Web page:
We also want to see the eight-week stand-down before registration/certification removed with immediate effect. This is a bureaucratic policy that stops teachers being employed quickly. This disadvantages not only employers, but also the teachers wanting to get into their roles. This two-month stand down is also really challenging when you have teachers shortages and there is high demand for good candidates. Two-months is a long time to start looking at other job options.

We think the Teaching Council should review the International English Language Testing System (IELTS) policy, particularly as this applies to overseas teachers who have studied in English at secondary school and above; and paying particular attention to Pasifika teachers. We have accumulated almost 800 signatures supporting an IELTS review for Pasifika ECE. They have huge shortages of qualified ECE teachers, and the IELTS test, both the stringent level of it, and the costs of sitting it, put many off the process. This means that children in Pasifika emersion language ECE settings will miss out.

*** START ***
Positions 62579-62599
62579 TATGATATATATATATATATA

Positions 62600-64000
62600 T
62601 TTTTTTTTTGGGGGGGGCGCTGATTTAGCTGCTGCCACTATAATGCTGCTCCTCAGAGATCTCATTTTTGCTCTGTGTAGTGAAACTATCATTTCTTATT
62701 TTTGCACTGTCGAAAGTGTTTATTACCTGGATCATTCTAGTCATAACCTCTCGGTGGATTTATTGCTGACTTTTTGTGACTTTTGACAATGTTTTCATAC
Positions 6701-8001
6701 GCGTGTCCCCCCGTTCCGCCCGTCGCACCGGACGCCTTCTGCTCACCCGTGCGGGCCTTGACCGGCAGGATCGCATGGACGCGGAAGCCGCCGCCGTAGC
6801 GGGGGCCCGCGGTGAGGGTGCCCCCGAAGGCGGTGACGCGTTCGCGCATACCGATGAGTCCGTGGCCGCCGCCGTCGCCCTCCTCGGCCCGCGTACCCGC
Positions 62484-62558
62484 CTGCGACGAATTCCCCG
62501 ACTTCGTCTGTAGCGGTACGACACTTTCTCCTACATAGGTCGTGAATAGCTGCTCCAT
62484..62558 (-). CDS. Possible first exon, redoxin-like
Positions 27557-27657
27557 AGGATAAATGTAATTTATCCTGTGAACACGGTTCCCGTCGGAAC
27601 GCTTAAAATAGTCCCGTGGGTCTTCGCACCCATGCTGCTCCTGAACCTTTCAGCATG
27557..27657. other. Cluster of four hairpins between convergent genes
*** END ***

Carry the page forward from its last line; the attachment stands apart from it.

We are watching the changes, and the cost of these changes, at the Teaching Council with interest.

We look forward to seeing what happens next after the appointment of a new board. We are hopeful that the machinery and some of the bureaucracy inside can be tweaked to better support the ECE sector during a time of teacher shortages, and just in general to aid efficiency all the while upholding the high standards that we expect from our teaching standards and the professionals who work as teachers.

Peter Reynolds

Chief Executive Officer

Early Childhood council

*Source: Simon Collins New Zealand Herald (4 April 2018) Changing Teaching Council name would cost $220,000 https://www.nzherald.co.nz/nz/news/article.cfm?c_id=1&objectid=12025868